I am not much of a golfer, but I will admit that whenever I have gone to the driving range or played a round of golf, it is that one perfect “ping” sound that leads to a perfect shot that keeps me hooked. Talking to one of my married friends recently, he was lamenting about all of life’s complications, especially with all the economic pressures these days added on to the already difficult balancing act between work, family and friends. Jokingly he said, “it’s probably only really all good about 20% of the time, but boy do I live for that 20%.” That is exactly the right attitude to carry you through married life!

Married life is so complicated– you have two separate individuals, with different wants and needs, now trying to work together to build a home and family. We all have different triggers and cope with stress differently, but when you are under one roof, it is not so easy to walk away, find your own space, and get some alone time to decompress– especially when you have kids that demand your attention once you get home from work. But we are all so good at putting on appearances, that whenever you run into other couples you think their life is so perfect, and you wonder what they are doing right versus what you are doing wrong. Here’s an insiders tip: everything is NOT always as it appears.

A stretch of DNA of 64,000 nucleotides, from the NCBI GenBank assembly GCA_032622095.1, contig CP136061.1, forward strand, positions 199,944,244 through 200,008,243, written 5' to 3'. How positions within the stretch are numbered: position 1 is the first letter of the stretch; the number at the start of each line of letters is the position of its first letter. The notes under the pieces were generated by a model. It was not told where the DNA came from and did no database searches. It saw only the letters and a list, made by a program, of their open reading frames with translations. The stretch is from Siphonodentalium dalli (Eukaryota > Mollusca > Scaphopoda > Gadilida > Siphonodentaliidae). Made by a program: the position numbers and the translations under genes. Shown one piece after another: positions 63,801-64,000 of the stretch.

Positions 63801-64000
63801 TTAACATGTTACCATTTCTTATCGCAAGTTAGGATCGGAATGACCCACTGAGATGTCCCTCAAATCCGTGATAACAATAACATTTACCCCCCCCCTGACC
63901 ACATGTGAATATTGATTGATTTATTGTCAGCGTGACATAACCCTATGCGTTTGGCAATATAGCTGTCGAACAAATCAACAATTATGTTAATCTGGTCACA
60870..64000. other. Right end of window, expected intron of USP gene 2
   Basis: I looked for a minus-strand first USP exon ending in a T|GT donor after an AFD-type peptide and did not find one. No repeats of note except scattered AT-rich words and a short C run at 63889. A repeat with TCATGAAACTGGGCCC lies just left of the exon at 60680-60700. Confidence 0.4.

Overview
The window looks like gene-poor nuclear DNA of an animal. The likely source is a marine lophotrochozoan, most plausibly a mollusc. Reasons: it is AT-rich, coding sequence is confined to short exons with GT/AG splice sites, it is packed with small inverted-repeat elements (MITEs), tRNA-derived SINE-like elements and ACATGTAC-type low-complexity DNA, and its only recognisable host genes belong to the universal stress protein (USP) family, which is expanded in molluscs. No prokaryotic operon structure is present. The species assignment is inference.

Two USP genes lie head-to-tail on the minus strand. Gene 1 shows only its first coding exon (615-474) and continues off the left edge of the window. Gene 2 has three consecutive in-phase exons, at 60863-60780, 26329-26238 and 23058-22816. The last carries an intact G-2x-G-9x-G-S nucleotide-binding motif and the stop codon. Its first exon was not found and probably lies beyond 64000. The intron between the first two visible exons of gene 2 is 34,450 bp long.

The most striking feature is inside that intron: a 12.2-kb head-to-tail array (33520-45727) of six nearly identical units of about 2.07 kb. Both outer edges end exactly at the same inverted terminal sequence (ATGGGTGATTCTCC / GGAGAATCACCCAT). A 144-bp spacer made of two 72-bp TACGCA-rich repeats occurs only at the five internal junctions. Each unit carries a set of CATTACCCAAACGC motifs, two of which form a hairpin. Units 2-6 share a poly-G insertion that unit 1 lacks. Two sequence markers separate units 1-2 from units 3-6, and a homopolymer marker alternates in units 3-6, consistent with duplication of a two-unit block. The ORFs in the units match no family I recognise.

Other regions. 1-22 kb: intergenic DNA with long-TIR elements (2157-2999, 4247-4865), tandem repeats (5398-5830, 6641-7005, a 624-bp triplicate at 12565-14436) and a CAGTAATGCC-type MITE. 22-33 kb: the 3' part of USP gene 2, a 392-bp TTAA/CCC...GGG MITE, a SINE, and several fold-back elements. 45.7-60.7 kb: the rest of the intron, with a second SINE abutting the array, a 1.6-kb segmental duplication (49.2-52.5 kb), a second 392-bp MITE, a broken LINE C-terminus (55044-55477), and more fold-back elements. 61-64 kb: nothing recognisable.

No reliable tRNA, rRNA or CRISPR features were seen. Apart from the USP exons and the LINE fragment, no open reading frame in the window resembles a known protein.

Every couple has problems to deal with, some are just better at hiding them than others. It is one of life’s greatest ironies that the things that bringest the greatest joys: our work, family and friends, can also bring us the greatest pain. Why? Because when you care about someone or something, you actually open yourself up to being vulnerable. Things will not always work out 100% of the time, or even 50% of the time, but that doesn’t mean we give up on these three parts of our life– they are entirely what life is all about.

By no means am I suggesting that people should stay in bad relationships or put up with an unhealthy work environment. I think my track record shows that I have very little tolerance for that, but what I am proferring is that perhaps we all need to adjust our expectations– we do not live in an ideal world, and it is unrealistic to expect everything and everyone to be perfect 100% of the time. Maybe we would all be far more able to roll with life’s setbacks if we could embrace more of a golfer’s attitude and live for that 20% of the time when the stars actually align and all the competing elements in our life happen to be copasetic.